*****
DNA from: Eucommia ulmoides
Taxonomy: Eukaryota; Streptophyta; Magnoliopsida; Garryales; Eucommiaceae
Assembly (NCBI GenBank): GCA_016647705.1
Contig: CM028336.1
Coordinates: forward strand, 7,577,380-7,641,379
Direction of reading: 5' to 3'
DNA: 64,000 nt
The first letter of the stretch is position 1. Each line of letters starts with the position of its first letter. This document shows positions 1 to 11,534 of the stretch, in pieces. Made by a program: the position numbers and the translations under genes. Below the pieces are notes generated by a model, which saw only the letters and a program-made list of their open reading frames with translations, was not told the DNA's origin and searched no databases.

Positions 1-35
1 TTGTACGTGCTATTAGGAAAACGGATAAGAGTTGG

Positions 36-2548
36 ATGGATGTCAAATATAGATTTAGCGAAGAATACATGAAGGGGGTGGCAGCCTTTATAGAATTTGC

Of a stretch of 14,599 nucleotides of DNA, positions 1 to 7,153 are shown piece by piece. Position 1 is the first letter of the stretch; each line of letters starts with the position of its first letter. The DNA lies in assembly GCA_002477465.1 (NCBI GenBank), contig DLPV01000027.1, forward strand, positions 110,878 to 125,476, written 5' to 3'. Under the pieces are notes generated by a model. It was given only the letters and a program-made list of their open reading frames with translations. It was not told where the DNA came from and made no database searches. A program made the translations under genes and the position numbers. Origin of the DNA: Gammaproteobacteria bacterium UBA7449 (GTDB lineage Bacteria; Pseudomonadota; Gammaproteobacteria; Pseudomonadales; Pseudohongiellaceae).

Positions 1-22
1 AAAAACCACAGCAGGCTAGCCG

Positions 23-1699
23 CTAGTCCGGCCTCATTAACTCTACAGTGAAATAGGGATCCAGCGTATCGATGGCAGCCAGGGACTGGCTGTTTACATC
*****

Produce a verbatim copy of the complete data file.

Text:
DNA from: Eucommia ulmoides
Taxonomy: Eukaryota; Streptophyta; Magnoliopsida; Garryales; Eucommiaceae
Assembly (NCBI GenBank): GCA_016647705.1
Contig: CM028336.1
Coordinates: forward strand, 7,577,380-7,641,379
Direction of reading: 5' to 3'
DNA: 64,000 nt
The first letter of the stretch is position 1. Each line of letters starts with the position of its first letter. This document shows positions 1 to 11,534 of the stretch, in pieces. Made by a program: the position numbers and the translations under genes. Below the pieces are notes generated by a model, which saw only the letters and a program-made list of their open reading frames with translations, was not told the DNA's origin and searched no databases.

Positions 1-35
1 TTGTACGTGCTATTAGGAAAACGGATAAGAGTTGG

Positions 36-2548
36 ATGGATGTCAAATATAGATTTAGCGAAGAATACATGAAGGGGGTGGCAGCCTTTATAGAATTTGC

Of a stretch of 14,599 nucleotides of DNA, positions 1 to 7,153 are shown piece by piece. Position 1 is the first letter of the stretch; each line of letters starts with the position of its first letter. The DNA lies in assembly GCA_002477465.1 (NCBI GenBank), contig DLPV01000027.1, forward strand, positions 110,878 to 125,476, written 5' to 3'. Under the pieces are notes generated by a model. It was given only the letters and a program-made list of their open reading frames with translations. It was not told where the DNA came from and made no database searches. A program made the translations under genes and the position numbers. Origin of the DNA: Gammaproteobacteria bacterium UBA7449 (GTDB lineage Bacteria; Pseudomonadota; Gammaproteobacteria; Pseudomonadales; Pseudohongiellaceae).

Positions 1-22
1 AAAAACCACAGCAGGCTAGCCG

Positions 23-1699
23 CTAGTCCGGCCTCATTAACTCTACAGTGAAATAGGGATCCAGCGTATCGATGGCAGCCAGGGACTGGCTGTTTACATC